Cheshire and Apex Technology agree to new contract

CHESHIRE — Earlier this summer, city council members unanimously supported the signing of a new three-year contract with the information technology company that has been with the city since 2011.

Last month, council members voted to contract with Apex Technology Group for technology services for both the city and the school district.

The annual cost will be $331,080, with a term running from July 1, 2022 to June 30, 2025. The new contract is costing the city $93,000 more annually than its recent terms with Apex.

Steve Carroll, president of the city’s technology study group, said the city originally employed two IT technicians. However, when the study group was formed in 2011, Carroll, along with other city officials, determined that the approach was not effective.

“Around 2011, the city manager asked me to get involved in the technology study group and it quickly became apparent that the state of our technology in Cheshire was something akin to a dumpster fire,” Carroll reflected. “If it wasn’t broken, it was going to break soon. That’s when the technology group came into being.”

The technology group employed Apex as consultants, tasked with identifying “critical elements” that needed to be addressed, according to Carroll.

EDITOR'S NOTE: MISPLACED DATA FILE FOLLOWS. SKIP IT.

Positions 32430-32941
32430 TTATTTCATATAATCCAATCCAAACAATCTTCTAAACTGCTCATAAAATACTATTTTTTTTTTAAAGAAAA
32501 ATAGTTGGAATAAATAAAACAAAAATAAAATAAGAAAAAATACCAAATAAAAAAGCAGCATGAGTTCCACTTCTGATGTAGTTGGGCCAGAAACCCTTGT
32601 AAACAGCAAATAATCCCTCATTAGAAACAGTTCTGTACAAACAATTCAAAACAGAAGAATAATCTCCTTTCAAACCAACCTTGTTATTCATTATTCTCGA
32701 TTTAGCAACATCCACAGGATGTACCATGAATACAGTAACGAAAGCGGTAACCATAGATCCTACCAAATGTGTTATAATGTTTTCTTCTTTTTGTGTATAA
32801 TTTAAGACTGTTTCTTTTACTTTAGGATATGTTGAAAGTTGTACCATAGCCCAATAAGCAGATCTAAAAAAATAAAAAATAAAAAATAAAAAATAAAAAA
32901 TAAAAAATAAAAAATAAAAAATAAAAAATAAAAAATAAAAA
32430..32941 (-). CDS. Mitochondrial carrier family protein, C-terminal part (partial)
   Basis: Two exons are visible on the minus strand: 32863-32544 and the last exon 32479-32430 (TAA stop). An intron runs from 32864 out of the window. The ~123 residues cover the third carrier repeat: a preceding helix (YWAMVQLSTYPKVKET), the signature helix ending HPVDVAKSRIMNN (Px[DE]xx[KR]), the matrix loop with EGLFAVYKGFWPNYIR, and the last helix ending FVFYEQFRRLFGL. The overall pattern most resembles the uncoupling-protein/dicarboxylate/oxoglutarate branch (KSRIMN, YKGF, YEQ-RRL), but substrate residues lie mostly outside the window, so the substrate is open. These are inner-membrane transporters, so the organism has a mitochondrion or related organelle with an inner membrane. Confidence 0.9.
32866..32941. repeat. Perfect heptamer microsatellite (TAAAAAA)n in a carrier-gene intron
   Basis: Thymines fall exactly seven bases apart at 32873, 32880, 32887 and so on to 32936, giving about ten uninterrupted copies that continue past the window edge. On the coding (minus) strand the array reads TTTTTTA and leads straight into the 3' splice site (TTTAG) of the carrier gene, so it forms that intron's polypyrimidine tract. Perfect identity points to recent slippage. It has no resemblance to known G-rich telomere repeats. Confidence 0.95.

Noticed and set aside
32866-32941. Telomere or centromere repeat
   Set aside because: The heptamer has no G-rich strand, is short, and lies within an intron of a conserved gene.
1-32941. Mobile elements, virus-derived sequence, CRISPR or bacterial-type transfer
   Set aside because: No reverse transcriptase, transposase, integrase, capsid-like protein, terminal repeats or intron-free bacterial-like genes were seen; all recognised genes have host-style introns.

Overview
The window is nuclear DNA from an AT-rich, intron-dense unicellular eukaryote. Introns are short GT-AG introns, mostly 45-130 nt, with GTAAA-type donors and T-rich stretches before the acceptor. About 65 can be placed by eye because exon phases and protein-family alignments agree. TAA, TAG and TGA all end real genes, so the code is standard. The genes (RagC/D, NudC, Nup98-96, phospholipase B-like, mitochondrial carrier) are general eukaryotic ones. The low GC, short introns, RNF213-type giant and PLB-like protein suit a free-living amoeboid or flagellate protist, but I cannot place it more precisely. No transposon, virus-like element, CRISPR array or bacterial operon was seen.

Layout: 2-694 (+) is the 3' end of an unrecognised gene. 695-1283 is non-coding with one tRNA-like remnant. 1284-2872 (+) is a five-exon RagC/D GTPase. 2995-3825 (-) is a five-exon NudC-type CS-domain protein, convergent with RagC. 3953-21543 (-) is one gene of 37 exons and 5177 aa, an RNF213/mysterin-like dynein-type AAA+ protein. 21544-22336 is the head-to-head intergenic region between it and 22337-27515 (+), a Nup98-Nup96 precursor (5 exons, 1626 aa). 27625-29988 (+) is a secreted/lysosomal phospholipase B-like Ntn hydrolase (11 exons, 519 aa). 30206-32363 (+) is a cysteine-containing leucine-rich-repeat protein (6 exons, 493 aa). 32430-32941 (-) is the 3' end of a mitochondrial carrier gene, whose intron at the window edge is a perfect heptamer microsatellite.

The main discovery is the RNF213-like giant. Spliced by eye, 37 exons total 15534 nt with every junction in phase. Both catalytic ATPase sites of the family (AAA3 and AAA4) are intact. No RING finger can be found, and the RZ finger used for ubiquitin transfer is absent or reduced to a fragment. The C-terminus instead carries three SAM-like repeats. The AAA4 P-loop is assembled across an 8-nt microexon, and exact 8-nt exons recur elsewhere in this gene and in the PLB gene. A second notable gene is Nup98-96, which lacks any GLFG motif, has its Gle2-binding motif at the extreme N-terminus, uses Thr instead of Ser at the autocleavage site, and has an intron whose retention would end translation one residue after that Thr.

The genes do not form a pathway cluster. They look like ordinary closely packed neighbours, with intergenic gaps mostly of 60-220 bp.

“They stuck with it and we’ve really addressed everything up to this point,” Carroll said. “I think we have a top-tier network.”

Carroll added that hiring two technicians now, which would be high-level positions and would require benefits, would cost the Town at least $350,000 per year. Not only would it be expensive to hire two new employees, but their knowledge would be limited.

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“They’re not going to know everything about everything because there aren’t two technicians or two people in the world who know everything about everything,” Carroll said. “What you gain with Apex is that you get access to all of their experience.”

Apex and the technology study group already have plans to further improve technology services in the city, including implementing disaster recovery, which would allow the city to use cloud services to recover lost data.

Apex also proposed the co-location of a data center, which Carroll said the city doesn’t have the infrastructure or space to house due to specific requirements like temperature, humidity and fire prevention.

“We don’t really have the environmental wherewithal to support that here, unless you want to make a capital investment,” Carroll said.

Co-locating elsewhere “alleviates upstream and downstream capital spending” that the city would otherwise have to invest, Carroll added.

Councilman Peter Talbot, who is also part of the tech group, agreed with Carroll.

“The council has been very supportive of equity money over the years,” Talbot said. “In the beginning, there were a lot of (higher funding requests) but we’ve gotten ourselves, in the 11 years, we’ve gotten into the maintenance state instead of getting up to speed to fix everything.”

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